The New York Times suggested that Trump’s team is trying to censor the media.
President Donald Trump’s 2020 re-election campaign is charging ahead with a libel lawsuit against The New York Times.
The campaign, says CNN, claims the Times “knowingly published false and defamatory statements” in a March 2019 opinion piece.
Of course, the Times, alongside other media outlets, responded to the claim with derision. A spokesperson for the paper said the Trump campaign, in attacking an opinion piece, is effectively trying to censor criticism of its platform as well as the sitting president.
“The Trump campaign has turned to the courts to try to punish an opinion writer for having an opinion they find unacceptable,” the Times said in a statement.
“Fortunately,” an NYT spokesperson added, “the law protects the right of Americans to express their judgments and conclusions, especially about events of public importance. We look forward to vindicating that right in this case.”
The opinion piece in question, writes CNN, was written by former Times executive editor Max Frankel. In his article, entitled “The Real Trump-Russia Quid Pro Quo,” Frankel argued that “there was no need for detailed electoral collusion between the Trump campaign and Vladimir Putin’s oligarchy.”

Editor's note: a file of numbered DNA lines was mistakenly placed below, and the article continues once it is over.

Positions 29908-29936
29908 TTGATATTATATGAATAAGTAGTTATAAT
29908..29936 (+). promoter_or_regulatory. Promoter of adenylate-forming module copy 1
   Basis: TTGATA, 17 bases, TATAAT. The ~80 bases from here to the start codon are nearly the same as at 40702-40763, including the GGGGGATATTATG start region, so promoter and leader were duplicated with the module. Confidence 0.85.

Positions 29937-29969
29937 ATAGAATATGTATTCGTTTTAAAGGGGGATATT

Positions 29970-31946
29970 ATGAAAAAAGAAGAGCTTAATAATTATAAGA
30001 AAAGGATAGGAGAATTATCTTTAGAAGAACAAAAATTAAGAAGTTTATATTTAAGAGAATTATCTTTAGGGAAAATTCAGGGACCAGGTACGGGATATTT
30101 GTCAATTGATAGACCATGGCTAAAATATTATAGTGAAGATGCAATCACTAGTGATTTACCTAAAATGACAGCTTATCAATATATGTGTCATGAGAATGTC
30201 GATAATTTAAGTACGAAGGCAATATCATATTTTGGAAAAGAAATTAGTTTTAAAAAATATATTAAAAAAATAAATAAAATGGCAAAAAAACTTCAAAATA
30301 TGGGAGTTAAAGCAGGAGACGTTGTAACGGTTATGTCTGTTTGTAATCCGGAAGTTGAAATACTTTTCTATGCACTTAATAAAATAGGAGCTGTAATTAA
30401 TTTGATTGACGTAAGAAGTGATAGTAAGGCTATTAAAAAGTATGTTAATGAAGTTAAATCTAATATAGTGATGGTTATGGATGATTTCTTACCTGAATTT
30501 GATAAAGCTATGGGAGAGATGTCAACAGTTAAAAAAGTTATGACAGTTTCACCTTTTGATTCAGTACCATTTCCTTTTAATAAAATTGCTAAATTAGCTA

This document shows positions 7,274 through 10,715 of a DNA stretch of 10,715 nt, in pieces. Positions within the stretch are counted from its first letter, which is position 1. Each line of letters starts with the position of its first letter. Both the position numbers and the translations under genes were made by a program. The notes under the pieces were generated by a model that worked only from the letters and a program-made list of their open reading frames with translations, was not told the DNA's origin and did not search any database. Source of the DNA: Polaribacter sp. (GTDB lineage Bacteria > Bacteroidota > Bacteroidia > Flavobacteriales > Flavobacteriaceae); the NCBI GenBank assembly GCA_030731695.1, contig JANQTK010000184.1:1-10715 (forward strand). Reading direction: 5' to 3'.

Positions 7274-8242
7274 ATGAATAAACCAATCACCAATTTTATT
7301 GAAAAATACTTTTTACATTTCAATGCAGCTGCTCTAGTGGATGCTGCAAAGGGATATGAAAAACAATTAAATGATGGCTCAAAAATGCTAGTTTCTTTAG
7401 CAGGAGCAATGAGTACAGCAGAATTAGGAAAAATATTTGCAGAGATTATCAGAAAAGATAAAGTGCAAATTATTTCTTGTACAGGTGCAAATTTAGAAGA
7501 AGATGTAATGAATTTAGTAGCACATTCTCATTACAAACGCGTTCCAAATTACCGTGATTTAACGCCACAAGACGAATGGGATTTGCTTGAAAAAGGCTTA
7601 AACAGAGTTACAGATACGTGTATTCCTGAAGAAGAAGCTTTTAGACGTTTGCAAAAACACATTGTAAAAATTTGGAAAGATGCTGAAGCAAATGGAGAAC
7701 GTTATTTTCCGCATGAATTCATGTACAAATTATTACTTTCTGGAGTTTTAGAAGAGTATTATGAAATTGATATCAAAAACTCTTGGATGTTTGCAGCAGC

Frankel, CNN recounts, said Trump and Putin shared an overarching goal: “the quid of help in the campaign against Hillary Clinton for the quo of a new pro-Russia foreign policy, starting with relief from the Obama administration’s burdensome economic sanctions.”
But the Trump campaign’s lawsuit accuses Frankel and the New York Times of being “well aware” that the claims weren’t true.
While Frankel’s piece was released shortly before the Mueller report, the Trump campaign alleges that the New York Times knew Mueller’s investigation would likely vindicate Trump—or, at least, not accuse him of personally encouraging or otherwise partaking in collusion.
“Once the Mueller report was released, The Times knew that any claims of conspiracy would not be credible,” the lawsuit states. “Thus, by publishing the Defamatory Article in March 2019, The Times sought to damage the Campaign before the Mueller Report would be released debunking the conspiracy claims.”
As late as last week, Trump himself was blasting the Times for the March 2019 op-ed, saying the paper did “a bad thing.”
“It’s beyond an opinion,” Trump said in late February. “That’s not an opinion. That’s something much more than an opinion.”
“They did a bad thing,” Trump added. “And there’ll be more coming.”
However, numerous civil liberties groups and media outlets were quick to side with the Times, observing that Frankel’s opinion was reasonably grounded in publicly-available information.
“A publisher cannot be held liable for commentary based on public facts,” said American Civil Liberties Union attorney Brain Hauss.
University of Virginia law professor Frederick Schauer also told the Times that it’s “virtually impossible” for the campaign to prove, in court, that it knew the story “was false before publishing, or had actual suspicion of falsity and went ahead anyway.”